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Books on Afghanistan


Update No: 066 - (29/05/07)

Growth recovering?
According to the latest forecast of the Afghan Finance Ministry, GDP growth in Afghanistan will recover this year from a slowdown in 2006/7, when it reached 8%. According to the Ministry, it might reach 11-12% in 2007/8, mainly because of the end of drought and abundant rain and snow the past winter. The properties market is facing a serious downturn, with flat and house rents down 70-80% from the peak reached in 2002-3. This downturn is largely due to an increase in offer after a building boom targeted at high end buyers and tenants (mostly foreigners), stimulated by the very high prices. The stabilising of the market does not seem to have created much turmoil, probably because of the non-existent financial sector, which prevented investors from borrowing. The first signs are emerging that Afghanistan's government might finally be trying to protect its few industries. In May tariffs on imports of bottled water and soft drinks were doubled to 40%. This is one sector of the economy which has seen the establishment of several industries, stimulated by the high costs of transport for imported products. Nonetheless, production costs remain comparatively high due to unreliable electricity supply and high cost of labour (particularly if skilled), hence the new tariffs. The move however attracted the wrath of the International Monetary Fund, which labelled it as protectionist. Most of Afghanistan's new industries are struggling also due to the high value of the Afghani currency, which the government is keeping high by using its abundant reserves of dollars. Industrial electricity users also get charged three times the consumer price, which is heavily subsidised.
An encouraging sign is that Afghanistan's exports have been growing, even if they still amount to 10% of imports. From US$100 million in 2002, they rose to US$500 lat year. There is still considerable potential for further growth in the carpets, dry fruit and precious stones sectors, but as the Afghan authorities themselves admit, Afghan producers are often unaware of existing demand of external markets and are disinclined to invest to meet that demand.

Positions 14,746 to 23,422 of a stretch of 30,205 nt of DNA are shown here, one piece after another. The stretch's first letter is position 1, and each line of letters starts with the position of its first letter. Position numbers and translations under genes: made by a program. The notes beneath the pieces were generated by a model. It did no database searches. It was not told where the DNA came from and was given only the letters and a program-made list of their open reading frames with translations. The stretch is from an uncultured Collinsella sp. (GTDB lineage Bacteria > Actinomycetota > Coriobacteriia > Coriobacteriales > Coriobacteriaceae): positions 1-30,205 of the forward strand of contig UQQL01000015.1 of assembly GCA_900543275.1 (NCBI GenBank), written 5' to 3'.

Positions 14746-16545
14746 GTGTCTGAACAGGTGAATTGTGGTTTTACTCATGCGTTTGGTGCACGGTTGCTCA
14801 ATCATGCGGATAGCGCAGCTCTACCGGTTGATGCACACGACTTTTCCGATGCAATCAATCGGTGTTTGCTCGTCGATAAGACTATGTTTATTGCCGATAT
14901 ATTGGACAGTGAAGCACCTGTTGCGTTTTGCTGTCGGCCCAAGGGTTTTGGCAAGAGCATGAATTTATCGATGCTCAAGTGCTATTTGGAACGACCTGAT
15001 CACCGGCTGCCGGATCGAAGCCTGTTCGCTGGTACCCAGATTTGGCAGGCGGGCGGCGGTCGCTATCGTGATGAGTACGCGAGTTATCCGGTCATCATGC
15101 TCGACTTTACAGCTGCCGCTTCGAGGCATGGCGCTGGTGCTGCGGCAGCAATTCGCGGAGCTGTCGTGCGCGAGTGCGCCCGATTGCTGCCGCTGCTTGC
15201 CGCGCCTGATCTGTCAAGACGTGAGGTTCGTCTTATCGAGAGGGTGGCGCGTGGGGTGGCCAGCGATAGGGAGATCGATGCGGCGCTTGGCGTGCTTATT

A little war with Pakistan
The decision of Pakistan to start fencing the border with Afghanistan earlier this year was clearly meant as a provocation and typically saw the nave and inexperienced Afghan government fall in the trap. During May Afghan and Pakistani troops have repeatedly exchanged fire on the border, with some loss of life. The result is that while Pakistan was once widely seen as the villain, not Afghanistan too has to share part of the responsibility for the deterioration of the situation. The message to the international sponsor of the two neighbours is clear: a negotiated settlement about the distribution of power in Kabul is necessary to prevent the situation from getting out of control, which is what the Pakistanis always wanted. The fighting over the fencing was the best demonstration that the recent Ankara meeting between Karzai and Musharraf with Turkish mediation did not have the impact hoped for by many. 

Changes in the cabinet?
Karzai in under growing pressure from multiple quarters, with the opposition becoming more organised and the parliament voting motions of no confidence against his ministers. Foreign Minister Spanta has already been voted down and might have to leave soon. He was criticised over his inaction concerning the expulsion of illegal Afghan migrants from Iran and Pakistan, although in reality there was little he could have done. In Kabul rumours circulate that Defence Minister Wardak and Interior Minister Zarar might also be replaced soon. At the same time Karzai is bringing back some old faces to act as advisors. These include former finance minister Ashraf Ghani, former Interior Minister Jalali and former foreign affairs minister Abdullah. 

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